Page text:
by Saint Agnes fountain.

Bring me flesh, and bring me wine.
Bring me pine logs hither.
Thou and I will see him dine
when we bear the thither.

Page and monarch, forth they went,
forth they went together
through the rude wind’s wild lament
and the bitter weather.

Sire, the night is darker now,
and the wind blows stronger.
Fails my heart, I know not how.
I can go no longer.
Mark my footsteps my good page,
tread thou in them boldly:
Thou shalt find the winter’s rage
freeze thy blood less coldly.

In his master’s step he trod,
where the snow lay dented.
Heat was in the very sod
which the saint had printed.
Therefore, Christian men, be sure,
wealth or rank possessing,
ye who now will bless the poor
shall yourselves find blessing.

Merry Christmas!

Happy Thanksgiving

We return thanks to our mother, the earth, which sustains us with all things.

We return thanks to the rivers and streams, which supply us with water.

We return thanks to all herbs, which furnish medicines for the cure of our sicknesses.

We return thanks to the sun, which has looked upon the earth with a beneficent eye to give us warmth.

We return thanks to the moon and stars, which have given to us their light when the sun is gone.

Lastly, we return thanks to the Great Spirit, in Whom is embodied all goodness, and Who directs all things for the good of His children.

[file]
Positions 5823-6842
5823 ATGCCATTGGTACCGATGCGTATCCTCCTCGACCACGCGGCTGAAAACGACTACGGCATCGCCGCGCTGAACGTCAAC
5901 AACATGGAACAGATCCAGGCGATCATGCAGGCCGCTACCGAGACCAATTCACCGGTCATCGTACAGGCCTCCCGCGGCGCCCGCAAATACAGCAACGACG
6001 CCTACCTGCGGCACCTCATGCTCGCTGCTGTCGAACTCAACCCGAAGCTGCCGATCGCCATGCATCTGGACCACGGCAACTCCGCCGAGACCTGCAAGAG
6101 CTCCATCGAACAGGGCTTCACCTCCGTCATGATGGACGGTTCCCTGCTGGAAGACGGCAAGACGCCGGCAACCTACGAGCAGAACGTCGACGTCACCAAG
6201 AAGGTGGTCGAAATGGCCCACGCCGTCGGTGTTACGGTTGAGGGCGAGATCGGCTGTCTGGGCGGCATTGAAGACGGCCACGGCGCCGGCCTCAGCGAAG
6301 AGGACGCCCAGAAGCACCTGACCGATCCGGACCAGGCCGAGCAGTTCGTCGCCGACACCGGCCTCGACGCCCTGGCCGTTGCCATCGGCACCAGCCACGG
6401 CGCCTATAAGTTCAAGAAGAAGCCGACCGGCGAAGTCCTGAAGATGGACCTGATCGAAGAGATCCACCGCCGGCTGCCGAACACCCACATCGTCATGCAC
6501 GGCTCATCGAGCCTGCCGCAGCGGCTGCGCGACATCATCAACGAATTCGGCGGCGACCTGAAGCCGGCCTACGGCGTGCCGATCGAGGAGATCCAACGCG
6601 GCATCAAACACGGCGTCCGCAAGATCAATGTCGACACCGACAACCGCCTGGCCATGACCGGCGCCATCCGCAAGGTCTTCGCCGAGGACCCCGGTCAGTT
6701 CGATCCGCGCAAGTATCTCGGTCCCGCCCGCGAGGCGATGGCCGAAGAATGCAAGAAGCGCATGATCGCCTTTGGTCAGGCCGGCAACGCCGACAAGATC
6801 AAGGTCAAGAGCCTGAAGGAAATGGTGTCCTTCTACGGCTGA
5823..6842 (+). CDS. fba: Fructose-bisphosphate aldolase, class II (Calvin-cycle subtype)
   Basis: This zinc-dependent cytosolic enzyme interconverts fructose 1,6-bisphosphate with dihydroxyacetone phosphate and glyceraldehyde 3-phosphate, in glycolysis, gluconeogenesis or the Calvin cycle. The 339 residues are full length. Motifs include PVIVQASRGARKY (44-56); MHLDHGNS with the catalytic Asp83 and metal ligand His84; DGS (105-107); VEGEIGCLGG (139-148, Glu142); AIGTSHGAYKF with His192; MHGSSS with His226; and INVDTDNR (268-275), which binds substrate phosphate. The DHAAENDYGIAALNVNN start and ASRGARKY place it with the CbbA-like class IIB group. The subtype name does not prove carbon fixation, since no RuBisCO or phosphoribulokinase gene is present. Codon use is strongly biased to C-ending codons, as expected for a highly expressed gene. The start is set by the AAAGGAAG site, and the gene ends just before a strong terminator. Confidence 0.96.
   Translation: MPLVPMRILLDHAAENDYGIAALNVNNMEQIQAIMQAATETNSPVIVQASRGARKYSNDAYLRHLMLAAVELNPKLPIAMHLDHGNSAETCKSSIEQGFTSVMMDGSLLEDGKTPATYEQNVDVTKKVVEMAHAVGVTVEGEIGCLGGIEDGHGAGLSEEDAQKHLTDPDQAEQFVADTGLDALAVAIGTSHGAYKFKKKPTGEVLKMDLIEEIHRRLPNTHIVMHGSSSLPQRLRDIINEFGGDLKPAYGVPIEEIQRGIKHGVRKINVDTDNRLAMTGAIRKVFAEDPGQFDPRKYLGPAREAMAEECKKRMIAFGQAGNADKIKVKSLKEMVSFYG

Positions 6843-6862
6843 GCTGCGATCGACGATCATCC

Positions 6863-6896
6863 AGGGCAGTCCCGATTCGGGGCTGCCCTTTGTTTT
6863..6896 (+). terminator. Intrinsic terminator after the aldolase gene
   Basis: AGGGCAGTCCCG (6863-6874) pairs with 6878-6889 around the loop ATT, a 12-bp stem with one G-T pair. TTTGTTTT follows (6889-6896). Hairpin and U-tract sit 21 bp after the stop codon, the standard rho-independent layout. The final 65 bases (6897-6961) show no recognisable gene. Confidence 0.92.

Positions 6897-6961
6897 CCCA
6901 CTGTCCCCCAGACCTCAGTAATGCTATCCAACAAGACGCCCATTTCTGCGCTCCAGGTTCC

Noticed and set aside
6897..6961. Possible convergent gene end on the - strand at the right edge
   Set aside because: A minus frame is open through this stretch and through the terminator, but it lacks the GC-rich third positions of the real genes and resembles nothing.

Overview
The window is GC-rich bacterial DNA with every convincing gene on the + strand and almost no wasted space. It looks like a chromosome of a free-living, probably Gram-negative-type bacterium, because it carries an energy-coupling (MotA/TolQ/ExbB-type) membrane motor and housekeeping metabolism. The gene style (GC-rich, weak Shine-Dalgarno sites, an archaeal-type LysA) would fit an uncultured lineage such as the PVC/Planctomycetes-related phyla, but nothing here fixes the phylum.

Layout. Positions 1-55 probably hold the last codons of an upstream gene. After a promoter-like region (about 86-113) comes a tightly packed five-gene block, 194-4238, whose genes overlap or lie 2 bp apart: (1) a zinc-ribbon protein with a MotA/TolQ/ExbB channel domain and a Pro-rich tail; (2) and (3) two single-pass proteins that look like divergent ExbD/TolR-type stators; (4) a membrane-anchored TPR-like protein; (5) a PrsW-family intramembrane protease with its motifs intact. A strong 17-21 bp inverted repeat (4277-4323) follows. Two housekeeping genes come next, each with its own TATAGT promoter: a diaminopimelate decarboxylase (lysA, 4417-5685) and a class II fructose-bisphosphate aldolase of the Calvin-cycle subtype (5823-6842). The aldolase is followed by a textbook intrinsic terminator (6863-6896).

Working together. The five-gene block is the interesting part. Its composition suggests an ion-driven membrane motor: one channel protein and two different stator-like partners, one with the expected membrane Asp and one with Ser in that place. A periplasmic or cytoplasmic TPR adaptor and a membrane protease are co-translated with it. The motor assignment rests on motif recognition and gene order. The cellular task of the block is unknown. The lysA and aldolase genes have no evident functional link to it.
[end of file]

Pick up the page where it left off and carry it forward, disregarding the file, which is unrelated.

~Haudenosaunee (Iroquois) Thanksgiving Prayer

 

He is a wise man who does not grieve for the things which he has not, but rejoices for those which he has. ~Epictetus  

 

When eating a fruit, think of the person who planted the tree. ~Vietnamese Proverb

 

Give thanks for a little and you will find a lot. ~Hansa Proverb

 

THANKSGIVING DAY

Come gather round the table

To say a happy grace,

For family and food and friends

And a smile on every face.

The harvest now is over,

The fields are clean and bare,

For all the fruits are gathered in

And stored away with care.

Be thankful for the harvest,

For friends so good and gay,

For happiness and loving care

On this Thanksgiving Day.

~Kathryn S. Gibson

Thanksgiving – A National Day of Mourning

When I was a child in school, each November was spent learning about “the first Thanksgiving.” The  Pilgrims” (Puritans) were glorified as the first settlers of a wild land, as godly people who treated the native population fairly and only fought back when first attacked. The “Indians” were portrayed as “noble savages” who were helpful but uncivilized, and who needed the moral guidance and social refinement of white men to become better individuals.

Of course, the Puritans were far from the first settlers: the indigenous population had been dwelling and prospering in the Americas for many centuries. Even other Europeans had been coming to the New World for a few hundred years. And while the Puritans certainly believed in God and tried to live as they believed He wanted them to, their actions in stealing food and land from the native peoples, and murdering them when they objected, is not a moral ideal.

Less than 5% of the U.S. population has native blood, so perhaps it’s not surprising that the national narrative tends to ignore the perspective of Native Americans; but since the very survival of the European settlers was made possible by them, we owe it to Native Americans to consider their side of history’s story.